Here, the Hierophant becomes the High Priest, Wheel of Fortune becomes Wheel of the Year, and Judgement becomes Karma.
Based on the traditional Rider-Waite-Smith deck and filled with images that speak to today’s magickal practitioner, witchcraft takes center stage in this stunning deck designed by highly respected Witch and Tarot reader Ellen Dugan. Featuring the vibrant artwork of award-winning artist Mark Evans, Witches Tarot is the perfect combination of Tarot and the Craft.
Summary: This deck is for every witch who wants a deck rich with magickal symbolism. In the magickal world as in tarot, associations and correspondences are of major importance.
Ellen Dugan combines tarot and witchcraft together to create something that feels fresh and yet also familiar.
It’s like coming home to the magickal world of your dreams. Full Review: Ellen Dugan, the creator of this deck, came by her understanding and love of tarot organically. She was already a practicing witch when she picked up her first deck of tarot cards over twenty years ago to use as an aid to help her clients relax while she did psychic readings. Through solitary study, she discovered a natural connection between her spiritual path and tarot.
Eventually she wanted a deck that would be a strong, elegant deck that would be a loved tool in her magickal work. She never found that deck, so she decided to create one. The art is beautiful, very evocative. The images are based on the Rider Waite Smith traditional (but minus the Christian symbolism, obviously), so it is a very easy deck to pick up and start reading with right away, if you are already familiar with RWS symbolism. But the images are more than RWS images in witchy clothes on a witchy stage. These cards are symbolically rich. Every flower, landscape, clothing color, type of jewel, tree, fruit, and animal in these scenes has meaning and significance to the practicing witch.
Consequently, this makes it a perfect deck for experienced witches, familiar with all these associations, to learn tarot more easily. It is also a great deck for tarot lovers wishing to deepen their magickal practice.
The book that comes with the cards is a treasure chest of knowledge. Each card is carefully described; associations (such as deities, astrological, or elemental) are given when appropriate, full, in-depth meanings are provided, as well as keywords for both the upright and reversed meanings. Ellen designed spreads that reflect both the deck’s theme and tenets of witchcraft, such as The Triple Goddess Spread, The Four Elements Spread, and the Wheel of the Year Spread.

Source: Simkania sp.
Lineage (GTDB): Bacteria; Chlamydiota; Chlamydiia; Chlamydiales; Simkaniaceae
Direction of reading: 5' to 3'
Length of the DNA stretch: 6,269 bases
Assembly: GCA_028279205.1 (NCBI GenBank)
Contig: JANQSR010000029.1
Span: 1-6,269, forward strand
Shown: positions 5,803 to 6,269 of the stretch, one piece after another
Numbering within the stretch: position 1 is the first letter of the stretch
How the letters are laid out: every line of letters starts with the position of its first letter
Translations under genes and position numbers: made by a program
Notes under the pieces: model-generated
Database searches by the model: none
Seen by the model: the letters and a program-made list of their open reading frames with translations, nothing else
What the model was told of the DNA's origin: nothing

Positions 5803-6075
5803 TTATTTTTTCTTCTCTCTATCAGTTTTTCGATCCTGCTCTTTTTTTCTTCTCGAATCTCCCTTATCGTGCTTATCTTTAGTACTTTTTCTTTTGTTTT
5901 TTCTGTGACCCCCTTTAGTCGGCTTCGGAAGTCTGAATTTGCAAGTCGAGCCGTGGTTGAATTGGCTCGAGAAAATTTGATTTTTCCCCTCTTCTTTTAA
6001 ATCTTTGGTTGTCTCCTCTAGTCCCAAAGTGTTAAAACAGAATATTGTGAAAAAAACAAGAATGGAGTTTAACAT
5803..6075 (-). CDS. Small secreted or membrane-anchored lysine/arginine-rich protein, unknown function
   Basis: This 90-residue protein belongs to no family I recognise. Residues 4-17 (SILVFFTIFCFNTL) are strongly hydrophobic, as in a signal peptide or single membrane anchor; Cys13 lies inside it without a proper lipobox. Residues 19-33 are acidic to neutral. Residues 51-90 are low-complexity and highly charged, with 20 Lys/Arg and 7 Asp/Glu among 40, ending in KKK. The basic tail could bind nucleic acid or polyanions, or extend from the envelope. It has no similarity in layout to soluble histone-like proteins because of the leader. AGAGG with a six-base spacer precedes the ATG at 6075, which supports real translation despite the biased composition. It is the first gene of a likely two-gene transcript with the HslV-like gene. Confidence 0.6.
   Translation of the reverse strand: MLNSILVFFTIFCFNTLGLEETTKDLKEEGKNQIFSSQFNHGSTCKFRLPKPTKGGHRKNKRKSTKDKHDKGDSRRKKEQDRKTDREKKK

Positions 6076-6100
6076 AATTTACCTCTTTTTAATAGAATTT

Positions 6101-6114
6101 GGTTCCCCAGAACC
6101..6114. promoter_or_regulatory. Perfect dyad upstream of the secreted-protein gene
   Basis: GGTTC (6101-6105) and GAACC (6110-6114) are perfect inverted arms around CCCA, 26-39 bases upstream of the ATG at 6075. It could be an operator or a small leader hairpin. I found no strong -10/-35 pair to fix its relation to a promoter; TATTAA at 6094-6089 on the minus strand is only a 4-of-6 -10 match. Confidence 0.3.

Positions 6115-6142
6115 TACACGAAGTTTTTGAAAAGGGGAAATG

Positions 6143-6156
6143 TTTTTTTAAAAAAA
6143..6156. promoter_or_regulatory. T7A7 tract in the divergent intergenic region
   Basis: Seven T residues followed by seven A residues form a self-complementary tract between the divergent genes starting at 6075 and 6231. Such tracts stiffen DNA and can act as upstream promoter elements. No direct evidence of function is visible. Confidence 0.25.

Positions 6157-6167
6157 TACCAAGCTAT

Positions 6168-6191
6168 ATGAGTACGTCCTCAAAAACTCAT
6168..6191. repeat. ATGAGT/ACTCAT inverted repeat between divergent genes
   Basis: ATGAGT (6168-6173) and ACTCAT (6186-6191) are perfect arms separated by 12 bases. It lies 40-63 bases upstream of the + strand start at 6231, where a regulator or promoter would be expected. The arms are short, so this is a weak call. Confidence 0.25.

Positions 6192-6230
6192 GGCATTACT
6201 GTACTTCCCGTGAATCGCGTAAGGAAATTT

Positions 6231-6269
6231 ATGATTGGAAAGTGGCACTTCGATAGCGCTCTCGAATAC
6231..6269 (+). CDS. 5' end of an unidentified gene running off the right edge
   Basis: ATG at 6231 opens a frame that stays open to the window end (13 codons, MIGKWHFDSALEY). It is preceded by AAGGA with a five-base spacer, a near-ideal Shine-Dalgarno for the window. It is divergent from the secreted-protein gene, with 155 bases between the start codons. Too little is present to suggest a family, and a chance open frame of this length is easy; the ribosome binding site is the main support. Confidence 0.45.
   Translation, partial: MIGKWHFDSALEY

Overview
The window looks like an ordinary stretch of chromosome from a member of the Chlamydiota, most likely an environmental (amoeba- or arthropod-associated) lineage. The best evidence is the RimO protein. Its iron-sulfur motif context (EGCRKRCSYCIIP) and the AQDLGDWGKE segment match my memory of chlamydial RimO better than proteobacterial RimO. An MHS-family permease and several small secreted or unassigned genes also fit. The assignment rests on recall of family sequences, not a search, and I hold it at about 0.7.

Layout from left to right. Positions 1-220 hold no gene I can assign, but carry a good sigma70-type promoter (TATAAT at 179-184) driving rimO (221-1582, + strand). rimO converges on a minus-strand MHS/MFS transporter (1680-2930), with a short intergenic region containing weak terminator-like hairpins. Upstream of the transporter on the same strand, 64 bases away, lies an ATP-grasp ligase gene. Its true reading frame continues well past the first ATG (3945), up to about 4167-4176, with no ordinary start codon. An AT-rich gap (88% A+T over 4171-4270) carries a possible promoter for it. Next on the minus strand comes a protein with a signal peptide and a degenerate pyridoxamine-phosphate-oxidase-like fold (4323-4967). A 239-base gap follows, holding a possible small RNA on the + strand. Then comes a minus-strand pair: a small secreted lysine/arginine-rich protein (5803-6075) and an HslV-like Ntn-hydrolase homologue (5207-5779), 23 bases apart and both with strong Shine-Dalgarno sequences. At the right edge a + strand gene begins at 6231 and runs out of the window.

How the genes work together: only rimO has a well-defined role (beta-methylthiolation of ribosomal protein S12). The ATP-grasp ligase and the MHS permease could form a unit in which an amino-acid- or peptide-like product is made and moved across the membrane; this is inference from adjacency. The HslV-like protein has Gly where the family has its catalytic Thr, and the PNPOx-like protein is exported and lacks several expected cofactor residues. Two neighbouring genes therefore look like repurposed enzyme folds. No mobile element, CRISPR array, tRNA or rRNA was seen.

These are spreads like you may find in other books with an important addition. You see, for Ellen this is a real witch’s working deck, with real witch’s information. The spreads include appropriate charms and magical practices as part of performing the divination.
In addition to the divination instruction, the book also includes a chapter on magickal working along with eleven new spells, one, appropriately enough, to help enhance your tarot or magickal studies. The book includes several useful appendices; my favorite is the symbol dictionary that not only lists and describes the symbol and its meaning but also tells what cards the symbol is found in.
This all on its own provides a lot of inspiration for studying the cards in groups based on shared symbols. Here is an example of how symbolically rich a single card is and how much attention has been paid to every detail (excerpt from the Queen of Cups):
A royal, rich necklace of sapphires, silver, and pearls is around the queen’s throat. The pearls are linked to the element of water and prophetic dreams, and the silver is a receptive metal.
The sapphires are naturally linked to the element of water, and their presence in the queen’s silver crown and on her necklace strengthens her psychic awareness and is associated with love and serenity.
A small bouquet of wood violets, white roses, and purple foxglove lies in her lap.
The flowers in her lap correspond to the element of water. The white roses symbolize loving emotions; the violets, faithfulness; and the foxgloves are a magickal flower of protection.
The white roses scattered at her feet on the beach on left as an offering to the seas from whence she gather her elemental power. In terms of the images themselves, other than a few name changes, anyone familiar with RWS will find this deck extremely easy to work with.